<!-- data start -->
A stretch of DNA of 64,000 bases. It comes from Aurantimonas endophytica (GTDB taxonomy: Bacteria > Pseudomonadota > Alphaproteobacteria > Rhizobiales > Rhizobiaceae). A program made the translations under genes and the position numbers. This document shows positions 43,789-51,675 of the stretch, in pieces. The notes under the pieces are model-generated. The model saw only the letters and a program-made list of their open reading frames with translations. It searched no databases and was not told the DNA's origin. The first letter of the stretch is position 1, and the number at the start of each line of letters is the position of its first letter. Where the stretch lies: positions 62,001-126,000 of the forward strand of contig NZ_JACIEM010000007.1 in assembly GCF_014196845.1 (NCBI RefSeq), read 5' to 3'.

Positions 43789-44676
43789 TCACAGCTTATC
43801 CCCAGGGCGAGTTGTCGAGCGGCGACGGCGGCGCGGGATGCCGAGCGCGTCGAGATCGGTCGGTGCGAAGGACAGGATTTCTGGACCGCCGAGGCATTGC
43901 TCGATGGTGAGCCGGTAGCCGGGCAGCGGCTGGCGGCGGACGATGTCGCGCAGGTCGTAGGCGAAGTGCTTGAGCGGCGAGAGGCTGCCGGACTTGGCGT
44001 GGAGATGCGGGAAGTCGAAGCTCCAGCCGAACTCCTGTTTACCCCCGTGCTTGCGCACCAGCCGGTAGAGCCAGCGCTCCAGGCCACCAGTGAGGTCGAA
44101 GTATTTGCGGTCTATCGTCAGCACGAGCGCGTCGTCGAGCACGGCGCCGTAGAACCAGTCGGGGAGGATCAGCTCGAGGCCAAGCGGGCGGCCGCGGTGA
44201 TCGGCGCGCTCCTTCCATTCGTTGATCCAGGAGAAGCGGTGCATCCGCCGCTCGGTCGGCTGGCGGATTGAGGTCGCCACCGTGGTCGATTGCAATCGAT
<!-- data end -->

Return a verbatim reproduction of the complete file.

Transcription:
A stretch of DNA of 64,000 bases. It comes from Aurantimonas endophytica (GTDB taxonomy: Bacteria > Pseudomonadota > Alphaproteobacteria > Rhizobiales > Rhizobiaceae). A program made the translations under genes and the position numbers. This document shows positions 43,789-51,675 of the stretch, in pieces. The notes under the pieces are model-generated. The model saw only the letters and a program-made list of their open reading frames with translations. It searched no databases and was not told the DNA's origin. The first letter of the stretch is position 1, and the number at the start of each line of letters is the position of its first letter. Where the stretch lies: positions 62,001-126,000 of the forward strand of contig NZ_JACIEM010000007.1 in assembly GCF_014196845.1 (NCBI RefSeq), read 5' to 3'.

Positions 43789-44676
43789 TCACAGCTTATC
43801 CCCAGGGCGAGTTGTCGAGCGGCGACGGCGGCGCGGGATGCCGAGCGCGTCGAGATCGGTCGGTGCGAAGGACAGGATTTCTGGACCGCCGAGGCATTGC
43901 TCGATGGTGAGCCGGTAGCCGGGCAGCGGCTGGCGGCGGACGATGTCGCGCAGGTCGTAGGCGAAGTGCTTGAGCGGCGAGAGGCTGCCGGACTTGGCGT
44001 GGAGATGCGGGAAGTCGAAGCTCCAGCCGAACTCCTGTTTACCCCCGTGCTTGCGCACCAGCCGGTAGAGCCAGCGCTCCAGGCCACCAGTGAGGTCGAA
44101 GTATTTGCGGTCTATCGTCAGCACGAGCGCGTCGTCGAGCACGGCGCCGTAGAACCAGTCGGGGAGGATCAGCTCGAGGCCAAGCGGGCGGCCGCGGTGA
44201 TCGGCGCGCTCCTTCCATTCGTTGATCCAGGAGAAGCGGTGCATCCGCCGCTCGGTCGGCTGGCGGATTGAGGTCGCCACCGTGGTCGATTGCAATCGAT